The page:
Curtis Stone

Photo by Ray Kachatorian | Courtesy of Curtis Stone

 

Curtis Stone

Celebrity chef Curtis Stone shares with us his passion for food, cooking, getting back into the boxing ring, and what it means for him to live a balanced life and to give back. Sensitive to humans’ plight, Chef Curtis Stone and his team commit to one main cause and nonprofit organization every year.

By Victoria Adelaide | April 23. 2018

Victoria Adelaide: Your passion for food and cooking started when you were five years old with your biggest inspirations being your mum and your grandma. Was cooking a family tradition?
Curtis Stone: My mum and gran were great cooks but I think I initially gravitated to the kitchen because I liked to eat! Both were great bakers and I had a sweet tooth, so it was a win-win. I guess you could say that feeding people and making people happy through food was our tradition.

VA: Some say you can know someone just by looking at what’s on their plate. Do you believe that?
CS: Absolutely, you can tell so much about a person by what they eat—if they’re prone to healthy eating or if they indulge a bit, or whether they may be vegetarians or omnivores. Equally telling to a chef is what someone may leave on their plate.

VA: Working as a chef can mean long hours, working over hot stoves, etc. How do you manage to remain calm and in control?
CS: It’s all about balance and having an outlet, right? I’ve recently taken up an old hobby again and I am getting back into the boxing ring. There is both mental and physical agility involved with the sport, which keeps me on my toes and brings some focus and clarity to my day.

Photos courtesy of Curtis Stone.

VA: Who is the chef who inspires you the most and why?
CS: Of course, my mentor was Marco Pierre White. He really gave me my first break in the business and I grew so much as a chef under his tutelage during my years in London. I’m also a huge fan of Chef Ben Shewry of Attica in Melbourne. We have similar philosophies in the kitchen and I’ve been working to collaborate with him for years. It’s finally happening this spring when he visits Los Angeles and will be hosting a dinner with me at my restaurant, Gwen.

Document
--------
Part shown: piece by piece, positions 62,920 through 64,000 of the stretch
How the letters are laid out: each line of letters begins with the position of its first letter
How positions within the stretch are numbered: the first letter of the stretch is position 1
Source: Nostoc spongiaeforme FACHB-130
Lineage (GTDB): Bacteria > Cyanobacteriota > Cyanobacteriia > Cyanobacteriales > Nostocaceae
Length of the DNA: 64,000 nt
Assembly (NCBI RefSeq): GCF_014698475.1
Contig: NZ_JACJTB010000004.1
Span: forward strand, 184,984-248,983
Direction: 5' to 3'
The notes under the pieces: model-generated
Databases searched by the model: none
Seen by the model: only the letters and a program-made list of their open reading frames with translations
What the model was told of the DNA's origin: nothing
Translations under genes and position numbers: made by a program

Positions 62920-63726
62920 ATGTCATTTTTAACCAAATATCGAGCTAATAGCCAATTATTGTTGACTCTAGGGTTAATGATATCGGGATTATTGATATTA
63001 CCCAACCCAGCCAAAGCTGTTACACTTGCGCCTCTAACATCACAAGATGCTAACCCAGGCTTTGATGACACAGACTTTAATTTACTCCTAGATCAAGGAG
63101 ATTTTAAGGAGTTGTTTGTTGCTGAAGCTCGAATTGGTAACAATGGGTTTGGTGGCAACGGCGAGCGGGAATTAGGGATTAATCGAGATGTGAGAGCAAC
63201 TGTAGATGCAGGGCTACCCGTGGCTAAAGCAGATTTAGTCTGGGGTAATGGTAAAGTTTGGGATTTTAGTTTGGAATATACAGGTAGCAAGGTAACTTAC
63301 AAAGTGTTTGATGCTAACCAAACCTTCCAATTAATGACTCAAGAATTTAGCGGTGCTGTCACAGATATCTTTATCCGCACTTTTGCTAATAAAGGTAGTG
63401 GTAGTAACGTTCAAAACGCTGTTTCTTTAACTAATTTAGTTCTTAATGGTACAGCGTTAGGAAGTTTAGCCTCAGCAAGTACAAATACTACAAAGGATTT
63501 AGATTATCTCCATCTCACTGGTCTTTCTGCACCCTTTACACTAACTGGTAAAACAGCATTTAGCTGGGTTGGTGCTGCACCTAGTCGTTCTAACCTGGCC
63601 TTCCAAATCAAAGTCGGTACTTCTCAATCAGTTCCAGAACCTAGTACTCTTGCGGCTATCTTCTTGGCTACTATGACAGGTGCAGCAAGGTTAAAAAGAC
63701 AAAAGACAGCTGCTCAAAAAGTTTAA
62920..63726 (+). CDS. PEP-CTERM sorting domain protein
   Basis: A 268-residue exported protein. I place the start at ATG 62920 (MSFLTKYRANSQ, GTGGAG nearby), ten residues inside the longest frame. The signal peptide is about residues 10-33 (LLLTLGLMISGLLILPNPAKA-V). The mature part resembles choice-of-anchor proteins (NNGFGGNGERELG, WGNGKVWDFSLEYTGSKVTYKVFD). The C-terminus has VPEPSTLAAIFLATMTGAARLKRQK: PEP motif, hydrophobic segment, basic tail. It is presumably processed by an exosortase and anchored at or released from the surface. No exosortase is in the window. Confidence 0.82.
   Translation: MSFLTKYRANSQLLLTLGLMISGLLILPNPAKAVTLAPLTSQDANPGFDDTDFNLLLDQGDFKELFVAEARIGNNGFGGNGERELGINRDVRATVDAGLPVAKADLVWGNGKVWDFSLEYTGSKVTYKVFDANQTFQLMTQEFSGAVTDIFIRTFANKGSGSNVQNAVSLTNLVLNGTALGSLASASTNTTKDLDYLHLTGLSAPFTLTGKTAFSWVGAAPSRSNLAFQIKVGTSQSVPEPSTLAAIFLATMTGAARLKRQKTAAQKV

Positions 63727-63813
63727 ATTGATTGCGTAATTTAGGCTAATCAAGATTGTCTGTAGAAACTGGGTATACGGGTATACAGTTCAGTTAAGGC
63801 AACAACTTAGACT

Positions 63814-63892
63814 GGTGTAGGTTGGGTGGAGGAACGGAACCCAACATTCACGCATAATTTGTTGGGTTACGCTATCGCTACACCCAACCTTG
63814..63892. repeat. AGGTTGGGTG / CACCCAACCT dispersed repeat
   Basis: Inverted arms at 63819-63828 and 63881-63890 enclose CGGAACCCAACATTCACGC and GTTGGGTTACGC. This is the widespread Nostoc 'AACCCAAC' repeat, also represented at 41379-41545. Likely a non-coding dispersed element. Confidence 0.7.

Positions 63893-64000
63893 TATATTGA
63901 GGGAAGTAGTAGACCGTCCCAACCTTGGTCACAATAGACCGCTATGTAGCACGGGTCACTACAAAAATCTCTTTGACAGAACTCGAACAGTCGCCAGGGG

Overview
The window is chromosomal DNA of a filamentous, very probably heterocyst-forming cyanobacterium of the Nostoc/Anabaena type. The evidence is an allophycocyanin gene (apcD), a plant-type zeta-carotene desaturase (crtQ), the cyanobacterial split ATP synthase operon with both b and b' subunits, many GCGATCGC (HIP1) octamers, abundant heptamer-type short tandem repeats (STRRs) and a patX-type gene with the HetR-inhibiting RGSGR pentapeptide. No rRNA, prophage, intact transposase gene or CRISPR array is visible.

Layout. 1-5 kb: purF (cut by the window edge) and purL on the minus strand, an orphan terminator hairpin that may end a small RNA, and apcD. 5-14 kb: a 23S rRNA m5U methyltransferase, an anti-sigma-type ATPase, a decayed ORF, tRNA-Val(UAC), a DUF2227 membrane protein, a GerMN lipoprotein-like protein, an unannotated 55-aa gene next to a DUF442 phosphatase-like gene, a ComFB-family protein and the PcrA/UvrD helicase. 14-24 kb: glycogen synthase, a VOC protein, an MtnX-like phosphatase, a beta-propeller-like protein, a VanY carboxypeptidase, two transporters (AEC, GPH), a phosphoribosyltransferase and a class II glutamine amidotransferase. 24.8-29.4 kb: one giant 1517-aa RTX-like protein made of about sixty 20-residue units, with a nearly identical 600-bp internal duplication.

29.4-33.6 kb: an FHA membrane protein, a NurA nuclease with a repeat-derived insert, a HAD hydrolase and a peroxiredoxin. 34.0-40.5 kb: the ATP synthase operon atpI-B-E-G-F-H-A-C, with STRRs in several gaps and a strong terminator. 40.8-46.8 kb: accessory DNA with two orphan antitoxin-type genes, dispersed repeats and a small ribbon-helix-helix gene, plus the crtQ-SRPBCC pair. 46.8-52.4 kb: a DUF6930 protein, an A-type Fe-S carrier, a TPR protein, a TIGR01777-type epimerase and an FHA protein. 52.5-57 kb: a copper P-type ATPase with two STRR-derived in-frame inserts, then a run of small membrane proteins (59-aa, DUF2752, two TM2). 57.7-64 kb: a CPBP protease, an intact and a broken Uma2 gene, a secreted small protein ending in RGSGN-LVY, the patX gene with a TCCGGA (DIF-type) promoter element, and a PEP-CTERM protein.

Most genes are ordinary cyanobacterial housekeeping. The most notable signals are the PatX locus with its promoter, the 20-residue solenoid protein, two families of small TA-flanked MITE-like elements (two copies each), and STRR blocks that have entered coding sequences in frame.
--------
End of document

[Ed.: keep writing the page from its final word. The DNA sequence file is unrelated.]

VA: What is the biggest lesson you’ve ever learned in your early years that you have followed since?
CS: It’s a lesson my mum taught me—hard work pays off. I get uncomfortable being idle, which is one reason I keep a busy schedule. It’s a lesson I’m attempting to pass along to my sons as well. You only get out of something what you’re willing to put into it.

VA: How long does it generally take you to create a new recipe?
CS: It depends on the recipe, I would say. I love being able to pull something together quickly but I’ve also spent years perfecting recipes, making changes to improve them or riffing on different ingredients.

VA: You have a cookware range. What was the inspiration behind it and what was the design process?
CS: After years of working as a professional chef, I wanted to design a unique range of products to make people better cooks at home. I work closely with our product and culinary team to design products that will save the home cook time, make life in the kitchen simpler and, most importantly, improve the quality and taste of food.

VA: In our society, more and more health issues are linked to food. Do you feel a sense of responsibility to promote healthy eating habits?
CS: I most definitely think it’s a chef’s responsibility to educate diners about a healthy lifestyle. At home and in my restaurants, I shop at the farmer’s market and cook what’s in season. It’s important to know who grows your food and where it comes from.

VA: Giving back seems to be something important to you and your team. Every year since 2016, you have committed to one pledge. Last year, it was Chrysalis. What is it this year? Can you tell us more about your involvement with this nonprofit organization?
CS: This year I’m working with AdoptTogether, a crowdfunding platform that helps create families through adoption. My wife’s mother was adopted and, the way I see it, I wouldn’t have the family I do today if that wasn’t the case. Bringing children into a loving home and family is important and meaningful to me and I want to make that possible for as many people as I can.

VA: You are a highly celebrated chef. You wrote six cookbooks, own two restaurants, Maude & Gwen, and you regularly appear on TV programs. How do you manage this level of popularity while keeping quality as your first priority?
CS: You have to surround yourself with good people and put your trust in them. When you’re all working toward the same goal and support each other, it just all comes together.

...You have to surround yourself with good people and put your trust in them.``
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